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December 20, 2014

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Regents agree on lobbying changes

In a rare showing of unanimity, university regents addressed several policy issues Thursday that first came to their attention in November personnel sessions that led to the removal of a community college president and his lobbyist.

The unanimous votes to strengthen the Board of Regents' policies to better regulate the activities and expenditures of institution lobbyists showed that while the board was divided on whether to remove the two, it believed there were problems that needed to be fixed.

Former Community College of Southern Nevada President Ron Remington and lobbyist John Cummings were removed from their positions and returned to faculty jobs last November in the controversy.

The agreement on these issues Thursday led to the first meeting in months that did not include a dust-up of some sort between regents or an accusation that the board had somehow violated the open-meeting law. The board was ahead of schedule and addressed four items the regents did not expect to get to until today.

In strengthening its policies, the regents unanimously gave the University and Community College System of Nevada chancellor the authority to approve and remove all lobbyists for the system and each institution and to establish internal policies governing the activities and reporting relationships of any approved lobbyists.

The regents also gave the chancellor the authority to review and approve all host expenditures, including those of lobbyists. Lobbyists must now submit a copy of their Legislature-related expense reports to the chancellor as well as to the state Legislative Counsel Bureau.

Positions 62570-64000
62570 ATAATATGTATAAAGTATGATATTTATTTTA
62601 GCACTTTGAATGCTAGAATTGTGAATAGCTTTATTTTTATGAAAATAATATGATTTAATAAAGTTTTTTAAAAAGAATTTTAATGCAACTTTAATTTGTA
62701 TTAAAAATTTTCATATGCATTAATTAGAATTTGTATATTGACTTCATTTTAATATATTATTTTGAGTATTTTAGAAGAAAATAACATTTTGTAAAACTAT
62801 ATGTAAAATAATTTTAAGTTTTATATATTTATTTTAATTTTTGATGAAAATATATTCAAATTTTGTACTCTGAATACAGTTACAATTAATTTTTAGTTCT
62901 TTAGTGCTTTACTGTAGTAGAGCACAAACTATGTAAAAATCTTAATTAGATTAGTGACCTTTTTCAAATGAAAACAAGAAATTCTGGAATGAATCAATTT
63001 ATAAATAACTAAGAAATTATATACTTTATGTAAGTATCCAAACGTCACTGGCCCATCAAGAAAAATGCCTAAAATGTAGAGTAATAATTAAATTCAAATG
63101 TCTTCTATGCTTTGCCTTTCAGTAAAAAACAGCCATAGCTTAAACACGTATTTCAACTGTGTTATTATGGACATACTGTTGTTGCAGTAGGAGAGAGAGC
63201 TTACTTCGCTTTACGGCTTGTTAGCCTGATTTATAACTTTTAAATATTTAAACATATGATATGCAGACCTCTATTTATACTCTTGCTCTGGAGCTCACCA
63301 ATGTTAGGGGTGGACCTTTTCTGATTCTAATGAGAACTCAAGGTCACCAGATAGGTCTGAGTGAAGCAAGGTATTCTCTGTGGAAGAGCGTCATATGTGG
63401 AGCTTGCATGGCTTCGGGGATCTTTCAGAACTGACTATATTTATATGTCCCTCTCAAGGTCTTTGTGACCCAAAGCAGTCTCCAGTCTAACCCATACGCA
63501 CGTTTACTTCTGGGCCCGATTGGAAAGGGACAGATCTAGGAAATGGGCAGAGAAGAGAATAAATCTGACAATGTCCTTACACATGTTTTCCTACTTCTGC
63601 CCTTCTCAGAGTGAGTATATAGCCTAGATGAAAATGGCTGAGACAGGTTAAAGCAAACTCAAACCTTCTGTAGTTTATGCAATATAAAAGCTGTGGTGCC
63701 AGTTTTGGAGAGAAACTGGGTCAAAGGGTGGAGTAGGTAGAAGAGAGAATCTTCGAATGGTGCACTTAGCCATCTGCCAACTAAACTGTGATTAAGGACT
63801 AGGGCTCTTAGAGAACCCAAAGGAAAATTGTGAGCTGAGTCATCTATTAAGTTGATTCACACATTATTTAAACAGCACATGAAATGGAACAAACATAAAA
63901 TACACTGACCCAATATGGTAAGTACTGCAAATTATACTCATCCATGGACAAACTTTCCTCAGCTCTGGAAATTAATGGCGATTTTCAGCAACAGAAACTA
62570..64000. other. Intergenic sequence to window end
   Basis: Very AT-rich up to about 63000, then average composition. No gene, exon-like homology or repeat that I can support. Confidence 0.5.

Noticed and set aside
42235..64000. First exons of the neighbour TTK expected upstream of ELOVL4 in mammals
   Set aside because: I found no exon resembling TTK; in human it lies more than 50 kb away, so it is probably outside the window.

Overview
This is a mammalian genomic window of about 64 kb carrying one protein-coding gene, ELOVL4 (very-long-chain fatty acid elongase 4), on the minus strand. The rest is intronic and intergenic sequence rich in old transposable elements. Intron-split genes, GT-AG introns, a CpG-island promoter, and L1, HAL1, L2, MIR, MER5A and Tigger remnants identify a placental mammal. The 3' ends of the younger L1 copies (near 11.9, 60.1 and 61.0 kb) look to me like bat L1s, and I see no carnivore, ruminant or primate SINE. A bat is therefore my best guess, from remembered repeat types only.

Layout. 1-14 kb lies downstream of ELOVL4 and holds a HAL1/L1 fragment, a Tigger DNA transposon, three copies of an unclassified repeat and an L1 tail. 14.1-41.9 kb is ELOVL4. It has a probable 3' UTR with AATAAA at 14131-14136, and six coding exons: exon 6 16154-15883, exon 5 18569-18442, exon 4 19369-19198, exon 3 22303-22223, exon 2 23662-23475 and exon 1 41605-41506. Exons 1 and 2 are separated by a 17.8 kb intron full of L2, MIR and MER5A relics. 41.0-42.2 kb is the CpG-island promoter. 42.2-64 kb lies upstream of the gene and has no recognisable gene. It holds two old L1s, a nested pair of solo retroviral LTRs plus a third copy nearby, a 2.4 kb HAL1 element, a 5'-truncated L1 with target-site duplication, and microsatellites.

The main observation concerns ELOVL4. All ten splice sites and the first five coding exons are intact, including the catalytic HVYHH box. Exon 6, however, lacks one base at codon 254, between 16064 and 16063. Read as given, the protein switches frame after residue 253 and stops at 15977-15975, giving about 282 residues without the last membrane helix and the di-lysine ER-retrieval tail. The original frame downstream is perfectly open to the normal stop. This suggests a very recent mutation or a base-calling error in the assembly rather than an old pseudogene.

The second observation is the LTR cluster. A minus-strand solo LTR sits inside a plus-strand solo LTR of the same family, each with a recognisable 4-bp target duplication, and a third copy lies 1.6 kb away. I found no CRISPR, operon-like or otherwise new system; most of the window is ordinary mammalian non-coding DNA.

"We'll be able to hold her (Chancellor Jane Nichols) accountable and responsible," Regent Tom Kirkpatrick said. "That's the best way to get a handle on this."

Giving the chancellor the authority to approve lobbyists would allow her to "manage the whole lobbyist team for the system and yet still give us flexibility" in allowing institutions to still have input, Regent Jill Derby said.

Nichols said there are too many bills for one lobbyist alone to handle the whole system, and that Southern Nevada institutions were too far away geographically from Carson City to be an effective voice there without sending a lobbyist. At the same time some of the smaller community colleges cannot afford to send lobbyists and therefore aren't fairly represented, she said.

Nichols said she planned to work with the institutions to meet these needs and to ensure a level playing field in Carson City. She also said she wanted to make sure that lobbyist money was spent wisely.

"This is higher education money we are spending so we need to be very frugal while still being effective," Nichols sad.

In giving the chancellor this oversight, the regents also placed restrictions on what may be charged to host accounts, which include any hospitality charges of a president, lobbyist or institutional designees that provide a benefit by establishing good will, promoting a program or creating opportunities to advance the mission.